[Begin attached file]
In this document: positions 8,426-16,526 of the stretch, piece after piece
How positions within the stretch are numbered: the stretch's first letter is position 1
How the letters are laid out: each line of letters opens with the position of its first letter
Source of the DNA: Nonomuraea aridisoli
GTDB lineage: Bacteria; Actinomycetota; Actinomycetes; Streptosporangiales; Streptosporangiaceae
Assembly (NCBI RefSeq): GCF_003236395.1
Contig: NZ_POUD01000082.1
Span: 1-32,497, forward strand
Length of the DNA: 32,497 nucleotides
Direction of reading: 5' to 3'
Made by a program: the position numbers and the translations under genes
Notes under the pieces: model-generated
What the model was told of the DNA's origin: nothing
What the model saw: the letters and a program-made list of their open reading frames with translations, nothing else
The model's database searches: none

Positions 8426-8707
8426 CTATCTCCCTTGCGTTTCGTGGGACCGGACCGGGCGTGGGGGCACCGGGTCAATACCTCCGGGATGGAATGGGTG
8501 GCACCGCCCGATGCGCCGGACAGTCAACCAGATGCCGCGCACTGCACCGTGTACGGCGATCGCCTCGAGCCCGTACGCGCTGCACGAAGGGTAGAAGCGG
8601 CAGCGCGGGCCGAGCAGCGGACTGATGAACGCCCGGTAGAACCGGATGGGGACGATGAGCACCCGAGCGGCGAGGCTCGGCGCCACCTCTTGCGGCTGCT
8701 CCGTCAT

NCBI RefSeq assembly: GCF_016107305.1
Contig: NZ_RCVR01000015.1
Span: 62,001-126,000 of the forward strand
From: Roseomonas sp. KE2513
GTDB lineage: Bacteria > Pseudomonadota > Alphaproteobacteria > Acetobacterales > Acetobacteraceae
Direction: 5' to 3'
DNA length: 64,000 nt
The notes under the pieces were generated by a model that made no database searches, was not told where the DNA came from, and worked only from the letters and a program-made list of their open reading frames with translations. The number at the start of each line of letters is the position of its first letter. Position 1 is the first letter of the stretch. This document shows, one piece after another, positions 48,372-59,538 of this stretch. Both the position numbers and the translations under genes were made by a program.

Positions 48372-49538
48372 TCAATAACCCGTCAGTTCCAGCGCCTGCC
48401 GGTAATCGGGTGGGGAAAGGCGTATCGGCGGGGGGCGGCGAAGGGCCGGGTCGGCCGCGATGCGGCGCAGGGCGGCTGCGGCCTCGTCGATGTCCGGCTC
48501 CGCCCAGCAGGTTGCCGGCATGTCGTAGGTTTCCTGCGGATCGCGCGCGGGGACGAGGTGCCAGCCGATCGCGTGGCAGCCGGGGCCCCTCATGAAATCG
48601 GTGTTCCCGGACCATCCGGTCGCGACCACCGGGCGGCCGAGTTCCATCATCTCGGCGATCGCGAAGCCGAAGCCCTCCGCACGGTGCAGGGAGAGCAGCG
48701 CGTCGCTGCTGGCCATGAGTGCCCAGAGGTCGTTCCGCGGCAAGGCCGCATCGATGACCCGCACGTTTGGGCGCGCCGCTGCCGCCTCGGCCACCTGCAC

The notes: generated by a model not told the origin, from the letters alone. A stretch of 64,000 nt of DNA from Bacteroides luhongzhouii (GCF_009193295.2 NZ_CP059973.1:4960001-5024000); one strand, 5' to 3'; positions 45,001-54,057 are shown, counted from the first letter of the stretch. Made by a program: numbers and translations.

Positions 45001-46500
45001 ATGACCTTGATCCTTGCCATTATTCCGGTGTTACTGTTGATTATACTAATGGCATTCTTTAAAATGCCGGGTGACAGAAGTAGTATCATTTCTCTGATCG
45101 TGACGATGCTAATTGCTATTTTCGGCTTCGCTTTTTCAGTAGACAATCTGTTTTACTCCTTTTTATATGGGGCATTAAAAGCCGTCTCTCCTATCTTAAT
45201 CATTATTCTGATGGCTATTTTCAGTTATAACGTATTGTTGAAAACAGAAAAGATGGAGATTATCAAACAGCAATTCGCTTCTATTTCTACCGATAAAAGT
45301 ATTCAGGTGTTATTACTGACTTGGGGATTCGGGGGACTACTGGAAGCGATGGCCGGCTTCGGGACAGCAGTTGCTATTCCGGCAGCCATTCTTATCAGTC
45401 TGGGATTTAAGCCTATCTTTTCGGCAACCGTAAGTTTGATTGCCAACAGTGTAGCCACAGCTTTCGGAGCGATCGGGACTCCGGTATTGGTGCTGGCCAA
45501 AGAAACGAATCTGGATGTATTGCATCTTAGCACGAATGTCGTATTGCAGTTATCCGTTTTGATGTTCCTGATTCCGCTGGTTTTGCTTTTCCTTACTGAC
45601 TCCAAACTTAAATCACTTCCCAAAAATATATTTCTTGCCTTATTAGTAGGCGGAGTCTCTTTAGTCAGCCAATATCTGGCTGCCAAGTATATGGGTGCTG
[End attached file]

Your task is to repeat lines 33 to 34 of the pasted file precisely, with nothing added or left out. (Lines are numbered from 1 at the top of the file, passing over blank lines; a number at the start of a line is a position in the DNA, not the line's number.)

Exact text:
48601 GTGTTCCCGGACCATCCGGTCGCGACCACCGGGCGGCCGAGTTCCATCATCTCGGCGATCGCGAAGCCGAAGCCCTCCGCACGGTGCAGGGAGAGCAGCG
48701 CGTCGCTGCTGGCCATGAGTGCCCAGAGGTCGTTCCGCGGCAAGGCCGCATCGATGACCCGCACGTTTGGGCGCGCCGCTGCCGCCTCGGCCACCTGCAC